Second, I wonder how this is going to impact the shape of conventional domestic electoral politics. By that I mean, Alberta is the most right-wing area of the country and has been for a long time. Will this concentration of globally important resource extraction and profit-making in that province shift the balance of Canadian domestic politics at all? I don't really know. I know there has been a shift towards a neoliberal state and more right-leaning politics going on across the country for a couple of decades at least, for reasons much in harmony with what is going on in most other rich countries. That process has included victory in the long civil war within Canada's right by social conservatives, like our current government, who have their strongest of strongholds in Alberta. I don't know if these things are related. I do know there is a long history of political resentment of central Canada in the political class in Alberta, going back at least to the refusal of the Bennett and Mackenzie King governments to do much of anything about the horrendous suffering of Alberta farmers during the Depression. In other parts of the prairies, this discontent found progressive outlets, such as the provincial victory of Tommy Douglas' CCF party in Saskatchewan in 1944. However, the nominally progressive government that ruled Alberta at the start of the Depression, which was based in a party that came out of the farmers' movement, was incompetent and corrupt. From what I understand, that helped to isolate progressive forces in the province. Instead, a combination of fundamentalist protestantism and the bizarre philosophy of social credit, which made populist noises at first but became very right wing soon after winning government, seized the opportunity. At the time, Ottawa had the power to disallow provincial legislation, and the resentment of Alberta conservatives was intensified because several important proto-fascist measures by the Alberta social credit government were disallowed while proto-fascist measures by the Quebec government of Maurice Duplessis were permitted, largely because the Liberal Party depended on seats in Quebec but did not depend in the least on votes in Alberta. Interestingly, the second Alberta premier under Social Credit was Ernest Manning. His son is Preston Manning, who was the initial leader of the formation of social conservatives that now dominate the federal Conservative Party and form the government. What impact will the increasing importance of Alberta in the national economy have? I have no idea. Perhaps one hopeful aspect is implied but not examined for its political implications in the video I linked above: lots of poor and working-class people from other regions of the country that have stronger left traditions are flocking to Alberta to find work, and they are not always thrilled about what they find there.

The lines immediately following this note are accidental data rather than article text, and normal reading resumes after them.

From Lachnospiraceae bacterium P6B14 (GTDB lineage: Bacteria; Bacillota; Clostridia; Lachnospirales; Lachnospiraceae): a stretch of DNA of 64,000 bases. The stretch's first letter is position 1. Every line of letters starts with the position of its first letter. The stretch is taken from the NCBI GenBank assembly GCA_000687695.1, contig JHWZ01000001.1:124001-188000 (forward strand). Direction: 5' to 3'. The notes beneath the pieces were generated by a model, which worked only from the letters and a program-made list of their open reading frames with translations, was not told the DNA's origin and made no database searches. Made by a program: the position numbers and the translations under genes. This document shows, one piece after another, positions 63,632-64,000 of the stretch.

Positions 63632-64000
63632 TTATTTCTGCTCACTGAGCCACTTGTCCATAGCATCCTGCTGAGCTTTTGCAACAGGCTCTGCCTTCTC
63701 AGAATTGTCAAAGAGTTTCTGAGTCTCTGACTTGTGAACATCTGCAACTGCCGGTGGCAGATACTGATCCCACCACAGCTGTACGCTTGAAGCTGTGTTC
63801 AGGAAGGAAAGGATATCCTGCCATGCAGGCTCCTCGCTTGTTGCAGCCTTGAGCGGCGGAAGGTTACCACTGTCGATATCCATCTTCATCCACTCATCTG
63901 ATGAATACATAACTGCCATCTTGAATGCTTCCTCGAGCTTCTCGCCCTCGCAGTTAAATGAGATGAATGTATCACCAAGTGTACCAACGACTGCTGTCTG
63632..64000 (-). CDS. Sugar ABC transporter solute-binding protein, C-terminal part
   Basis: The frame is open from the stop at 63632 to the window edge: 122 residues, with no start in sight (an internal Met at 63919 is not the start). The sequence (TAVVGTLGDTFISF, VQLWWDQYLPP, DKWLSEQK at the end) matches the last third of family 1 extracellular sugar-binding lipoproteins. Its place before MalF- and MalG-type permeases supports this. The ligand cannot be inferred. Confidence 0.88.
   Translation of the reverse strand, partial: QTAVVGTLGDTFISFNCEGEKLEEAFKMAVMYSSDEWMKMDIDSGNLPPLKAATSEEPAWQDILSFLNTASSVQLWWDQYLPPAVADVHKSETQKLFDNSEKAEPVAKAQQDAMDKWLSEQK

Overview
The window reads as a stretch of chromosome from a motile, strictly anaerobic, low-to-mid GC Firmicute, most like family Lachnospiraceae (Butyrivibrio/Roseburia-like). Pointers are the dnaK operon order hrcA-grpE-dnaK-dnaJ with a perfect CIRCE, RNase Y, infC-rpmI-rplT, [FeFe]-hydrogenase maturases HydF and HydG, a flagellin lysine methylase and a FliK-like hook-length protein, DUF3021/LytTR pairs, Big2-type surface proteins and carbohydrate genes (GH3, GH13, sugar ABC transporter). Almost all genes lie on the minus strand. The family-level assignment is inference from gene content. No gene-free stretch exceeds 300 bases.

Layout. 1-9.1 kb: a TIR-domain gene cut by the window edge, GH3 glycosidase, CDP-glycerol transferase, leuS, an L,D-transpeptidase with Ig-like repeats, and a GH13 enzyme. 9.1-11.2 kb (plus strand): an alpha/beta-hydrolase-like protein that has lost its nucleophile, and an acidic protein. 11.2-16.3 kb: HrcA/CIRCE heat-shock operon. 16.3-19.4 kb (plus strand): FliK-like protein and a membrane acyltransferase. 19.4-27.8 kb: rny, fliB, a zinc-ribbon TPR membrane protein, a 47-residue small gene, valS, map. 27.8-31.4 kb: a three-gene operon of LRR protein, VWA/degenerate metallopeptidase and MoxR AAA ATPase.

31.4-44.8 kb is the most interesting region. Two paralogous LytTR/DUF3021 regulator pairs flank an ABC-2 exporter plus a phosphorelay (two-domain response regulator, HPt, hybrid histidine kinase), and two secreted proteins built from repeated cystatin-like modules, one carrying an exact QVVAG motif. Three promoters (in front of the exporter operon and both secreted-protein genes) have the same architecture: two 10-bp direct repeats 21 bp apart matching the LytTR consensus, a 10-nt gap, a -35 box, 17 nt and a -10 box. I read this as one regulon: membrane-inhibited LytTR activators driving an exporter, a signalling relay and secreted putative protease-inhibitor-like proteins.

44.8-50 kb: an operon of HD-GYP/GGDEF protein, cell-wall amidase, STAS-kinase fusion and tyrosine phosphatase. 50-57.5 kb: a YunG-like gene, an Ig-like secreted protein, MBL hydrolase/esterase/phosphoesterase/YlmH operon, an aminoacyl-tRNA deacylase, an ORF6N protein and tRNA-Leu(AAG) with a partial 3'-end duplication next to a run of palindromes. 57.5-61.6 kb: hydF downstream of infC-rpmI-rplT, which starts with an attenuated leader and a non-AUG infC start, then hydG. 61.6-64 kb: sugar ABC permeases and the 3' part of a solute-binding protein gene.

Third, I wonder about what we should be aiming for in terms of this issue, where the content of "we" is purposefully kept vague. In general, I think the world requires of us a transformed Canadian settler state, to the extent that the words "settler" and "state" no longer apply even if "Canadian" is kept around for sentimental reasons. In that context, we would want control of a great deal of the land, including the area of northern Alberta I think, to pass back to the nations that are indigenous to it. This would mean that, ideally, I would not be a part of the collective in whose name decisions about extracting oil from the oil sands would be made. It would also mean that making and doing in this part of the world would be reorganized to make them not depend upon non-renewable, world-killing, oil-based energy sources, and to make them not depend on the suffering and deprivation of ordinary people. That's the goal, at any rate. However, at the moment, with the Canadian state existing as it does, I am part of the largely passive grouping of humanity in whose name it functions, and we will all suffer (albeit unevenly) from climate change. So it seems to me that we would want there to be no extraction whatsoever, given the huge contribution that process makes to greenhouse gas emissions and the urgency of the climate crisis, and whatever investments and programs would be necessary to address the very real needs of the working people drawn there by the chance to earn a living. A massive investment in projects based in renewable energy sources might be a good start. Anyway, from what I can tell, mainstream green demands at present include seeking a moratorium on new oil sands development and tighter regulation of extraction processes. (Two NGO's keep useful "watch" sites going, here and here.) This paragraph in particular is just thinking in print, and I am interested in developing a clearer idea of what our intermediate goals should be, so speak up if you have suggestions.